Carnegie Mellon University, which has been testing autonomous vehicle technology in Pittsburgh since the 1980s, will comply with the guidelines, said Raj Rajkumar, head of CMU’s self-driving car research. Rajkumar said the guidelines achieve goals of both ensuring public safety and enabling Pennsylvania to remain a leader in autonomous vehicle testing.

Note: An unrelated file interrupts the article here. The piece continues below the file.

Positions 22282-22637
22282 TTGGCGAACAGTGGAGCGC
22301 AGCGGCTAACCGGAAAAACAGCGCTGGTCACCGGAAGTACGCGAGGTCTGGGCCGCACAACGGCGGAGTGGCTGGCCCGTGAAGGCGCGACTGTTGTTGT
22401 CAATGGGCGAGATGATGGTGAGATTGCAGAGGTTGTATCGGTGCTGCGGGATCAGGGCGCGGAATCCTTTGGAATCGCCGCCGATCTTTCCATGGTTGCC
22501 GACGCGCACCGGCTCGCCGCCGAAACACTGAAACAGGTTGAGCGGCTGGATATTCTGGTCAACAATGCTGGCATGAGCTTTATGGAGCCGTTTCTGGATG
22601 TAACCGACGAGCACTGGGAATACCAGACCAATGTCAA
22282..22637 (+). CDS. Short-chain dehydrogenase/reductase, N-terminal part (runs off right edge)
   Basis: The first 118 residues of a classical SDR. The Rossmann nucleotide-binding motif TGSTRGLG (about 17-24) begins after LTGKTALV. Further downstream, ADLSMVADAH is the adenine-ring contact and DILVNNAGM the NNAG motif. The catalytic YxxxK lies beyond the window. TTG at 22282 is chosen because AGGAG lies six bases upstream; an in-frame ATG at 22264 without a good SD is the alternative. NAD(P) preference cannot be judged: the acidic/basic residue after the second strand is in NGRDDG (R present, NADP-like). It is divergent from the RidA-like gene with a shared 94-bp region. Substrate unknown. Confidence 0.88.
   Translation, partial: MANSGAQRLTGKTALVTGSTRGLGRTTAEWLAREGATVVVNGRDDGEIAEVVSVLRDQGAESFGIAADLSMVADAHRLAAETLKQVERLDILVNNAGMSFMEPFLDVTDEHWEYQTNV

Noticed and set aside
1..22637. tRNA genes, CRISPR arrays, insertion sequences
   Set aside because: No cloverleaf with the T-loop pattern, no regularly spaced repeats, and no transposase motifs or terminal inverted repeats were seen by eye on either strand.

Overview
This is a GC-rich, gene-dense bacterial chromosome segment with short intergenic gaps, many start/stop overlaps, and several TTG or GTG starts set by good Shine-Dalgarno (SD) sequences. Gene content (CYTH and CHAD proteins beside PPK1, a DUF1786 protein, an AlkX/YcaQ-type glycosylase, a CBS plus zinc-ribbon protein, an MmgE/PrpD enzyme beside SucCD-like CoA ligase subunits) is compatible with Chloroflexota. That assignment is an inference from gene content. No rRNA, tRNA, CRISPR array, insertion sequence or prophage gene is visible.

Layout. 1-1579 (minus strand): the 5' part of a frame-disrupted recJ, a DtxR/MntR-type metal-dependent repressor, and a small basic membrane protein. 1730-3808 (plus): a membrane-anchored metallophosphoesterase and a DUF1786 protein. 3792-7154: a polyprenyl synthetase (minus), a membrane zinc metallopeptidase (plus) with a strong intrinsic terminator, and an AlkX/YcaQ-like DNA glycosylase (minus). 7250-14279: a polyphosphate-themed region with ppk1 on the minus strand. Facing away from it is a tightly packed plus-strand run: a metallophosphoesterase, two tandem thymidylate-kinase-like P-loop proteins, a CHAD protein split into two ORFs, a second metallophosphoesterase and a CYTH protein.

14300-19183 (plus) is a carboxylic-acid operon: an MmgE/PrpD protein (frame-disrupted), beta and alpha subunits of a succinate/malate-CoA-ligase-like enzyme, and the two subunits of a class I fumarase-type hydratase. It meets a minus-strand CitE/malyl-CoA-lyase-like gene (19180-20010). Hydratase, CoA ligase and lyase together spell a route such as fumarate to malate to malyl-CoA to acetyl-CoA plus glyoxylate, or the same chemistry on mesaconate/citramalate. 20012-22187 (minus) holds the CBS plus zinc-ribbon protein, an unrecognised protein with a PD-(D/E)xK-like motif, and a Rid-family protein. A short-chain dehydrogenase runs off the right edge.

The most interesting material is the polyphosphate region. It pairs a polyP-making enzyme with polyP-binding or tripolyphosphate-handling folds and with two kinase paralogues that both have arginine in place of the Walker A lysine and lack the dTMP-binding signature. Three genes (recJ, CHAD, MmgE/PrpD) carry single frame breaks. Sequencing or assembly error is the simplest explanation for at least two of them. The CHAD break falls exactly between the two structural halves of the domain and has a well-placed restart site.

The guidelines — PennDOT can’t regulate the testing of self-driving cars without authorization from the state Legislature — take effect Aug. 1. Richards expects all companies testing in Pennsylvania to comply.
“While we await legislative action on our request for permanent authorization, our new guidance underscores our expectation that companies are taking every possible step to prepare their vehicles and personnel for on-the-road testing,” Richards said in a statement released this week.